The leaves of this young Crassula alpestris subsp. alpestris plant are strangely covered in sand. This is a characteristic survival feature of the species. It has to withstand temperature extremes of around 55˚C in its demanding habitat. The self-inflicted sand coating functions like the world’s oldest sunblock application, maybe the only one in the plant world.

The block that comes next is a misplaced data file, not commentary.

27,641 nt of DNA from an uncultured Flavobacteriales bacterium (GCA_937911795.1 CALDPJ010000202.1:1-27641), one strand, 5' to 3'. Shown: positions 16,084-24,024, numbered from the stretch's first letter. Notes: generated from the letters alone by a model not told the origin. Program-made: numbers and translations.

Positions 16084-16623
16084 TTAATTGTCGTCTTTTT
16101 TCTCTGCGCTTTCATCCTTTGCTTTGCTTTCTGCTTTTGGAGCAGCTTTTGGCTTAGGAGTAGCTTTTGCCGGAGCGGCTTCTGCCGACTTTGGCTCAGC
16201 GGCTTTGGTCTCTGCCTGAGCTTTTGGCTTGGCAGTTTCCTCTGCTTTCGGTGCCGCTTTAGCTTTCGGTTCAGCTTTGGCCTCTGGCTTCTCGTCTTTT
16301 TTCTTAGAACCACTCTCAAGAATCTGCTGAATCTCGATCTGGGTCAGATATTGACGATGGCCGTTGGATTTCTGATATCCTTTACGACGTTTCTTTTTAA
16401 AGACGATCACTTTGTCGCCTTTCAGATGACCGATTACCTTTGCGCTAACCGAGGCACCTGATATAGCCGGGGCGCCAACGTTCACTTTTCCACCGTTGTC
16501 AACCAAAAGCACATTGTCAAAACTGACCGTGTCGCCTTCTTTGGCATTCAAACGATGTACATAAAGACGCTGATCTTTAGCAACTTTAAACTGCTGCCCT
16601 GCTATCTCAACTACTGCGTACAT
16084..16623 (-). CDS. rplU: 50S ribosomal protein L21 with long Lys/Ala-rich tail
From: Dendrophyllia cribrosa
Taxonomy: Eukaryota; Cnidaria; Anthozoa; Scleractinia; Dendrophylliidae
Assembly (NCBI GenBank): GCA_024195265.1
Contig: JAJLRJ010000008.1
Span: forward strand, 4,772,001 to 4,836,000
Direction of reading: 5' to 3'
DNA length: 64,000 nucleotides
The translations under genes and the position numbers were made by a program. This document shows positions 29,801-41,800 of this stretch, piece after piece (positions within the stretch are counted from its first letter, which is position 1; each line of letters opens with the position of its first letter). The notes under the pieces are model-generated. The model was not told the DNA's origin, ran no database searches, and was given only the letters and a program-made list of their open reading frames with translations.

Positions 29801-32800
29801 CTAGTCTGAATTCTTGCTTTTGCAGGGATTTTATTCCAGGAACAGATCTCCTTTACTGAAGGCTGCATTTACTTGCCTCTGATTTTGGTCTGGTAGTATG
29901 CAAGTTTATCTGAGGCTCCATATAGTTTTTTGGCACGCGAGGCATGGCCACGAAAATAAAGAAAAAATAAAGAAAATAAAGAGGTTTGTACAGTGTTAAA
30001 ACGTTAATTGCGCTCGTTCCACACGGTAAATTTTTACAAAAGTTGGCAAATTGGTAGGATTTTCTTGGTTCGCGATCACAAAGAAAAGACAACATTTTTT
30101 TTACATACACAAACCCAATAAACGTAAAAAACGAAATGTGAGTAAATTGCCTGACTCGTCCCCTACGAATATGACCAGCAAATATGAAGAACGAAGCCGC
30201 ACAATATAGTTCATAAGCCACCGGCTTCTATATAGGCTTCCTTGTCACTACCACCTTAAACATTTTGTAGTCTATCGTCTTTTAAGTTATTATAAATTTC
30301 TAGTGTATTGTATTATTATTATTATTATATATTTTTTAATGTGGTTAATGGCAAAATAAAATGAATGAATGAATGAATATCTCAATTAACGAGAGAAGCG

The three photos of this Crassula shown here were all taken during September at Kagga Kamma in the Ceres Karoo, Cederberg country. Note how the other two plants, having no sand covering, are very red, a sign of stress which may be due to their nakedness in the face of the elements (or the exhaustion from flower production at the time).
Adam Harrower (2012) who has written an excellent article about C. alpestris for www.plantzafrica.com suggested the name of sand-coated crassula for the plant (www.plantzafrica.com; www.ispot.org.za; Bond and Goldblatt, 1984; Manning and Goldblatt, 1997).